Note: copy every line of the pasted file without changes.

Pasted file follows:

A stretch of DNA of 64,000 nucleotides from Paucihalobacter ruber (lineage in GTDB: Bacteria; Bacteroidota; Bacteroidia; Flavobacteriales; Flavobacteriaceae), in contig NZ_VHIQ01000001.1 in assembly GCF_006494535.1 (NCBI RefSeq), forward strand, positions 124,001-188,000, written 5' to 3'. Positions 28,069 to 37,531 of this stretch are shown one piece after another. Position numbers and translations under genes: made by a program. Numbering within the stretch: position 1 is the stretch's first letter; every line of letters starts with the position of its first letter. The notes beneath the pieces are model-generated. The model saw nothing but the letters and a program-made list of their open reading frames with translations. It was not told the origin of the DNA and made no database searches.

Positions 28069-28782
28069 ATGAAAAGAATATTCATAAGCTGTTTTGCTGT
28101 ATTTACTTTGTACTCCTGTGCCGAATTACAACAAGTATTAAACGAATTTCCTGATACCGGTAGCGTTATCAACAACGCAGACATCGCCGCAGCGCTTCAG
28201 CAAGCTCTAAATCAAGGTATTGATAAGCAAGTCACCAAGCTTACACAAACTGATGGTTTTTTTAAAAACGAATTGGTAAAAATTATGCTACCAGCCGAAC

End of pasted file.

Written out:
A stretch of DNA of 64,000 nucleotides from Paucihalobacter ruber (lineage in GTDB: Bacteria; Bacteroidota; Bacteroidia; Flavobacteriales; Flavobacteriaceae), in contig NZ_VHIQ01000001.1 in assembly GCF_006494535.1 (NCBI RefSeq), forward strand, positions 124,001-188,000, written 5' to 3'. Positions 28,069 to 37,531 of this stretch are shown one piece after another. Position numbers and translations under genes: made by a program. Numbering within the stretch: position 1 is the stretch's first letter; every line of letters starts with the position of its first letter. The notes beneath the pieces are model-generated. The model saw nothing but the letters and a program-made list of their open reading frames with translations. It was not told the origin of the DNA and made no database searches.

Positions 28069-28782
28069 ATGAAAAGAATATTCATAAGCTGTTTTGCTGT
28101 ATTTACTTTGTACTCCTGTGCCGAATTACAACAAGTATTAAACGAATTTCCTGATACCGGTAGCGTTATCAACAACGCAGACATCGCCGCAGCGCTTCAG
28201 CAAGCTCTAAATCAAGGTATTGATAAGCAAGTCACCAAGCTTACACAAACTGATGGTTTTTTTAAAAACGAATTGGTAAAAATTATGCTACCAGCCGAAC